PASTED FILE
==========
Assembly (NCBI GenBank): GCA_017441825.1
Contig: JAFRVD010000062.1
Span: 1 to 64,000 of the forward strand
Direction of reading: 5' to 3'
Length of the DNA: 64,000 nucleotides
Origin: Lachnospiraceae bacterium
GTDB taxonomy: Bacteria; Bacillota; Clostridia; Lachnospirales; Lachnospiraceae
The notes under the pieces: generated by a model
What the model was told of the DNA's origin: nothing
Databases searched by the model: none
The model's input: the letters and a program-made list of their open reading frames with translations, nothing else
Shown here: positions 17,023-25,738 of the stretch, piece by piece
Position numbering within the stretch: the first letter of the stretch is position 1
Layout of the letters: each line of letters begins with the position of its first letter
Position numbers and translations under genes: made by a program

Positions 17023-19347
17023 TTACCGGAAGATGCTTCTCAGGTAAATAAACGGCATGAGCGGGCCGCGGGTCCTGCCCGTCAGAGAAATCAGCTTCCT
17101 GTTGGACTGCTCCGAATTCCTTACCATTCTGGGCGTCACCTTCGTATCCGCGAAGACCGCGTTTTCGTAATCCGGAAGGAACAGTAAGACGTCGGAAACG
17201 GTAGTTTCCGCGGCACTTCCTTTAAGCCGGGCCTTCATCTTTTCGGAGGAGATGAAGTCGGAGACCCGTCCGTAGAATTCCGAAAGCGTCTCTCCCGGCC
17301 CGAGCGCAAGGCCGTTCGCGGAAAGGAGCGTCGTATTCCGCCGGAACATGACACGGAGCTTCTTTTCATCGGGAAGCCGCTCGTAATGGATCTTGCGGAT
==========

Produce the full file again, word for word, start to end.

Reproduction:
Assembly (NCBI GenBank): GCA_017441825.1
Contig: JAFRVD010000062.1
Span: 1 to 64,000 of the forward strand
Direction of reading: 5' to 3'
Length of the DNA: 64,000 nucleotides
Origin: Lachnospiraceae bacterium
GTDB taxonomy: Bacteria; Bacillota; Clostridia; Lachnospirales; Lachnospiraceae
The notes under the pieces: generated by a model
What the model was told of the DNA's origin: nothing
Databases searched by the model: none
The model's input: the letters and a program-made list of their open reading frames with translations, nothing else
Shown here: positions 17,023-25,738 of the stretch, piece by piece
Position numbering within the stretch: the first letter of the stretch is position 1
Layout of the letters: each line of letters begins with the position of its first letter
Position numbers and translations under genes: made by a program

Positions 17023-19347
17023 TTACCGGAAGATGCTTCTCAGGTAAATAAACGGCATGAGCGGGCCGCGGGTCCTGCCCGTCAGAGAAATCAGCTTCCT
17101 GTTGGACTGCTCCGAATTCCTTACCATTCTGGGCGTCACCTTCGTATCCGCGAAGACCGCGTTTTCGTAATCCGGAAGGAACAGTAAGACGTCGGAAACG
17201 GTAGTTTCCGCGGCACTTCCTTTAAGCCGGGCCTTCATCTTTTCGGAGGAGATGAAGTCGGAGACCCGTCCGTAGAATTCCGAAAGCGTCTCTCCCGGCC
17301 CGAGCGCAAGGCCGTTCGCGGAAAGGAGCGTCGTATTCCGCCGGAACATGACACGGAGCTTCTTTTCATCGGGAAGCCGCTCGTAATGGATCTTGCGGAT